Everyone’s first RVing experience is a little different. The first RVing trip can be filled with excitement for adventures ahead and concern for what could potentially go wrong. Everyone seems to find different things that hold their interest or that they tend to worry about. Those with families may wonder what kind of experience to share with their children for the first adventure.
Recently, the Rankin Family (Tom, Sue, and their children Erik and Kate) took their first RV adventure together through California. Although they had tent camped before, this was the first trip the family of four had done together in an RV. The Rankins flew from their home in Texas to LA where they rented a 24-foot Minnie Winnie that they would call home for the next two weeks.
They started in San Diego, winding their way up the coast to San Francisco before turning inland to Sacramento and continued down the Sierras back to LA. Their road trip took them to national, state, and county parks as well as friends’ and family driveways.
The trip included all sorts of adventures like sea kayaking in La Jolla, rafting the Kern River, Universal Studios (they have RV parking), coastal hiking, a tour of Alcatraz, and both drives and hikes through Yosemite and Sequoia National parks. All of the areas they explored were places that Tom and Sue had previously explored when they lived in the area and wanted their kids to see the beautiful landscapes that had captured their minds early in their marriage.
Erik (14) and Kate (11) agreed to share some of their insights and observations as first-time RVers, in the hopes that other kids might find their experiences helpful. Erik is a tall, thoughtful young man with a bright mind and a love for books. Kate is full of energy and humor and is great at finding unique ways to observe the world around her. Through their eyes, their RV experience was filled with fun and amazement.
Erik and Kate both agree their first RV trip was enjoyable. Erik liked the RV over tent camping because you didn’t have all the work of setting up camp and breaking it down again as you move from place to place. “Nothing is less fun than packing a wet, muddy tent after a rain-filled trip, and having to put the wet, muddy tent back up at the next destination.”
The Minnie Winnie was perfect for the family. In addition to the large bed at the back, Erik could spread out in the bed over the cab and Kate had a cozy nest surrounded by cushions with the table conversion.
The RV had a surprisingly large amount of storage including a closet, drawers, a cabinet with shelves for toiletries in the bathroom, a large fridge with separate freezer, and large cabinets above the master bed and dining area.
Kate was particularly excited to have a fridge to keep her Sprite cold, something they had not done while car camping. The utility status panel was very helpful as it helped the family learn how to monitor and manage their water use between the toilet, kitchen sink, and timer-managed showers on dry camping days. The family also stayed at RV parks with water faucets and bathrooms close-by so they could balance their water use.
Erik most enjoyed being at a location with full hookups, but also enjoyed primitive camping as well where he could disconnect from our digital world and instead explore nature. The family alternated stays between dry camping, partial utilities (at friends’ and family homes), and full hookup sites.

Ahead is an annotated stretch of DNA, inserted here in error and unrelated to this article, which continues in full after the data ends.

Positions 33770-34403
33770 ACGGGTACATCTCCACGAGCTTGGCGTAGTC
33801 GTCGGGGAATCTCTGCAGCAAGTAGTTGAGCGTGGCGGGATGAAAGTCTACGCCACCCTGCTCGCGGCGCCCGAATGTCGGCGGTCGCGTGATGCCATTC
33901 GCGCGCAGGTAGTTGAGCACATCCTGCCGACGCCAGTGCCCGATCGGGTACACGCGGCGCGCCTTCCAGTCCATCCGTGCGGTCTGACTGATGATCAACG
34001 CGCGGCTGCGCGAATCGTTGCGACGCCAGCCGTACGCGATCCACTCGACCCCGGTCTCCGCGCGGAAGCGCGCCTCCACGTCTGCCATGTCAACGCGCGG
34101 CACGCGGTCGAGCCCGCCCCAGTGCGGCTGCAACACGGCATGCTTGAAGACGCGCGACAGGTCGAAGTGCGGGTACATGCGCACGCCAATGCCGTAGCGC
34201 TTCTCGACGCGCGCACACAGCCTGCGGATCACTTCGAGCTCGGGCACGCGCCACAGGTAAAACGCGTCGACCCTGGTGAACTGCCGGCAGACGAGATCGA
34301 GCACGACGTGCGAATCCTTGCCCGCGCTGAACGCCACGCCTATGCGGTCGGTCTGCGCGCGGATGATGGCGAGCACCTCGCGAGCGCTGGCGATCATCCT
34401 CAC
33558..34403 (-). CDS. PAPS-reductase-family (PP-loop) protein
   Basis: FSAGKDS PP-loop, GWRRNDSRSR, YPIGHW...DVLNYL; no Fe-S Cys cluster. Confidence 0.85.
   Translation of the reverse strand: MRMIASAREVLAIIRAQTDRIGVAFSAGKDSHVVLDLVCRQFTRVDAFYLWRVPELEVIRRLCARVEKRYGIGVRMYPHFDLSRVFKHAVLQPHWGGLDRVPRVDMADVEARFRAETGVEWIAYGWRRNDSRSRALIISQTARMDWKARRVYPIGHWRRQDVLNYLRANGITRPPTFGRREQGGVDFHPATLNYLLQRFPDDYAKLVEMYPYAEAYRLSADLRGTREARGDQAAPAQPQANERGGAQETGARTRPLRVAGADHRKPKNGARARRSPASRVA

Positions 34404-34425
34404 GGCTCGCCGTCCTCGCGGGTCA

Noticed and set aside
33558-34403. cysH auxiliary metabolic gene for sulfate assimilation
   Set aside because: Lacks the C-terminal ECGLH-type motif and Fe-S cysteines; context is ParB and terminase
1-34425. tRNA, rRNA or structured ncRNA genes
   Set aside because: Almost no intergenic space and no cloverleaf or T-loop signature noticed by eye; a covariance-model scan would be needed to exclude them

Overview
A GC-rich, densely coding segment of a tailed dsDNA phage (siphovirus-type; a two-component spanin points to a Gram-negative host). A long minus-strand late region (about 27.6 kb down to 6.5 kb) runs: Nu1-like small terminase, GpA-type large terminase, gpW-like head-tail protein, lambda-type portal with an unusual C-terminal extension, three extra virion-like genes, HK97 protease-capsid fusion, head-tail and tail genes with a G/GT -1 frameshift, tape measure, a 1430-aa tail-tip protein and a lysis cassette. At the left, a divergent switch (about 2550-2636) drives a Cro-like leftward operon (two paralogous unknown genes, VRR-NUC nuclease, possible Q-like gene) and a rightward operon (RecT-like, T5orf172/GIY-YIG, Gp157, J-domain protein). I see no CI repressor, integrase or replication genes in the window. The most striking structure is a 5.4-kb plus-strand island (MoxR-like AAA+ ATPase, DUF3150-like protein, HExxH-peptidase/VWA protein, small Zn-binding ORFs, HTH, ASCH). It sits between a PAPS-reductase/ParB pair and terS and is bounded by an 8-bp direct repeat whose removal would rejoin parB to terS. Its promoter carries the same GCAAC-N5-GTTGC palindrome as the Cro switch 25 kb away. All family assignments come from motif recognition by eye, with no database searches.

After decades of tent camping, the family felt like they had it really easy on their dry camping nights since it felt no different than full hookups, and they were not right next to a neighbor’s RV. The propane fridge/freezer eliminated electrical power draw to keep the food cold, which allowed for plenty of available electrical current without needing the generator running to charge electronics, which made the kids VERY happy.
One of the biggest challenges for the family when planning the trip were national and state park camping reservations. California has tremendous campsite demand and little campsite supply. The available campsites are immediately booked after their once-per-month release 6 months in advance.
While it was a “fun” challenge to learn the rules & strategies in order to get campsites, they discovered that the days when you used to spontaneously decide to head out and stay in the parks is over. As first-time family RVers, they did not feel comfortable depending on available boondocking sites in the parks’ vicinity.
If it were up to Erik, the next RV adventure would be to go to Alaska, somewhere near Anchorage, because while he loves the natural beauty of the wilderness, he could also be near the conveniences and places of interest in the city. Kate loved the California trip and would like to do it all over again. However, the kids report they really missed their beds and their dog, who stayed behind with a house sitter who sent regular pet updates and photos for the family during their travels.
Erik and Kate both loved being able to be on the move and taking their home with them everywhere they went. Erik really enjoyed the feeling of being on a road trip adventure.
Erik says, “It was pretty cool going to all those places in California over a span of 2 weeks. My space above the cab was cozy. It was nice having space to myself inside an RV.”
Kate chimes in, “We went to quite a few cool places & it was a lot of fun. I liked the small RV space and the small kitchen.”
As for Tom and Sue, their advice for families considering taking a first RV trip together is to stop worrying and DO IT!
“It was so much fun to plan the trip, and the US is very RV-friendly. As are many other countries!” The time together as a family was precious, and the journey was one the family will always remember fondly.Research Campgrounds, Plan RV Safe Routes & Turn your phone into an RV GPS.
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